A scene from Ovo
(© Benoit Fontaine)
A scene from Ovo
(© Benoit Fontaine)
Ovo, the newest touring show from Cirque du Soleil, now at the Grand Chapiteau on Randall's Island, spins an irresistible web of enchantment for audiences. Director Deborah Colker's production takes audiences to the bottom of a forest floor and into its trees, where ants, fleas, spiders, fireflies, butterflies -- and even some cockroaches -- spring to life extraordinarily on stage.

At this juncture, the types of acts that are part of a Cirque production are exceedingly familiar, and yet, there's a freshness to them in Ovo. Part of this sense of newness comes from the incredible design elements for the insect-inspired show: Marjorie Nantel's aerial silk routine, for instance, depicts a butterfly emerging from a cocoon. As she weaves herself within the diaphanous fabric that dangles from the ceiling of the tent, and then emerges from it with the cloth draped from her arms like wings, the sense of having seen this graceful creature come to life on stage is complete. This impression is enhanced in no small measure by the astonishingly vibrant and delicate lighting design.

Another reason for the newly minted feeling of the Cirque traditions is the totality of the universe that Colker gives the production. While solo acts unfold depicting one bug, other creatures cavort in the background or interact with the featured performer. Nowhere is this more entrancing than in the contortionist routine which is set within a gigantic spiderweb. The act is led by Iuliia Mykhailova, who astonishes with her talent all the while maintaining a certain arachnid demeanor. As she performs, crickets leap about within the confines of the web before being ensnared in it.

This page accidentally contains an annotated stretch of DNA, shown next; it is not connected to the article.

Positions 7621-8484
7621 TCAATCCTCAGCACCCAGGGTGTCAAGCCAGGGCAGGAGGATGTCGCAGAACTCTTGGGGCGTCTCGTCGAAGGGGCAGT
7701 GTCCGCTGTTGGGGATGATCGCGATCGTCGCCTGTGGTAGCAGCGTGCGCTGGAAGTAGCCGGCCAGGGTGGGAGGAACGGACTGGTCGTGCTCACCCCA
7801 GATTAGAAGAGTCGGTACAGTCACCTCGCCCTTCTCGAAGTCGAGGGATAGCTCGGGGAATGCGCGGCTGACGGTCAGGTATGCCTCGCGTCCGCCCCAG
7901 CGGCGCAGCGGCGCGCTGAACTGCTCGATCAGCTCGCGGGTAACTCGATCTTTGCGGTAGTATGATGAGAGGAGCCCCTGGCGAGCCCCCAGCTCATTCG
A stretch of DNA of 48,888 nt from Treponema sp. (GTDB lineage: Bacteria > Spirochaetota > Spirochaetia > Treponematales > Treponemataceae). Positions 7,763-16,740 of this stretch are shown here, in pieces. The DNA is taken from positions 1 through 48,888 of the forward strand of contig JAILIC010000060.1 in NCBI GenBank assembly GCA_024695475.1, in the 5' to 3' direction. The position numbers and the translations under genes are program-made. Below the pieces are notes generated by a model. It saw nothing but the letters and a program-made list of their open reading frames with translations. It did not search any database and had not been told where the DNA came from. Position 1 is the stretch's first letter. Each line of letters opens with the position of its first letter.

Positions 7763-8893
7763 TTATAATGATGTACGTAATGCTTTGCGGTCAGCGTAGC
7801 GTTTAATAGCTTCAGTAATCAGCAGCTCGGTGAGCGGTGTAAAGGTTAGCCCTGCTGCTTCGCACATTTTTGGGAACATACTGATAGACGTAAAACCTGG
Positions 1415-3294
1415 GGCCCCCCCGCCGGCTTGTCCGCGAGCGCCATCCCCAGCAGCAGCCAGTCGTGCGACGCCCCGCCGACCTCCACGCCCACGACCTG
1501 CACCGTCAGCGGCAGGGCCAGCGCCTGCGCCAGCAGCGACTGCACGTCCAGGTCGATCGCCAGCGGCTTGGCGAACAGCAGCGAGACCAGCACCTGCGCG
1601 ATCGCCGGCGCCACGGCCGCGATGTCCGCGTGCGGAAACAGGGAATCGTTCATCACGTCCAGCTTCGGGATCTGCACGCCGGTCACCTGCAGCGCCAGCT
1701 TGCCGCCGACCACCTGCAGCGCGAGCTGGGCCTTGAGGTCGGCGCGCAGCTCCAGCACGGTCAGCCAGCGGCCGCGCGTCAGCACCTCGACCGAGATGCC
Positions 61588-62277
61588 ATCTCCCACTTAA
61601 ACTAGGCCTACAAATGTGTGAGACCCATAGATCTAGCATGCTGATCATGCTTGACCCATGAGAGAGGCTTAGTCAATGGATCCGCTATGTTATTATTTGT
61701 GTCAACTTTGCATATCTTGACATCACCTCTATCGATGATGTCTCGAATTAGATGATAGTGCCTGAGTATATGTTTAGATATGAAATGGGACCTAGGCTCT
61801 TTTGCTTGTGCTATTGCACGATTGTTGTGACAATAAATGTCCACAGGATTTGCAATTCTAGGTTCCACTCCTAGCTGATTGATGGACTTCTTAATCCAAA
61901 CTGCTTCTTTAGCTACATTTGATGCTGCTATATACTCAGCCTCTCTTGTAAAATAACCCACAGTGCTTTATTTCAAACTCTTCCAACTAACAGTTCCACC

Beyond the gorgeous trappings that surround the acts and the overall concept of the production, Ovo springs to life quite simply because of the incredible variations that certain sequences contain. Most notably Maxim Kozlov and Inna Mayorova, who create one of the most romantic aerial acts imaginable; Li West, whose sinuous turn culminates in his propelling a unicycle across a highwire in the most surprising of ways; and a quintet of foot-jugglers playing ants, who put a new and singularly acrobatic spin on plate twirling.

Throughout, a trio of clowns (Michelle Matlock Leblanc, Joseph Collard, François-Guillaume) delight with their antics, which includes a romance between Matlock's sassy ladybug character and Collard's weirdly spiny-bug creature. Meanwhile, François-Guillaume, who has a goofball, Bozo the Clown inspired persona, is partiuclarly hysterical when he tries to give Collard some advice on love -- complete with audience participation.

Berna Ceppas has created a lush score that draws upon a wealth of traditions, including new age, classic jazz, Afro-Cuban, and Motown. Equally impressive are Liz Vandal's eye-popping costumes that transform the humans into insects.

Ovo concludes with a trampoline act which uses the back wall of Gringo Cardia's consistently surprising scenic design to incredible, gravity-defying effect. As astounding as the artists' work is though, what truly amazes during the finale is the way in which perspective and scale give the impression that all of the performers have suddenly been reduced to the size of bugs. It's a truly electrifying end to this enormously appealing show.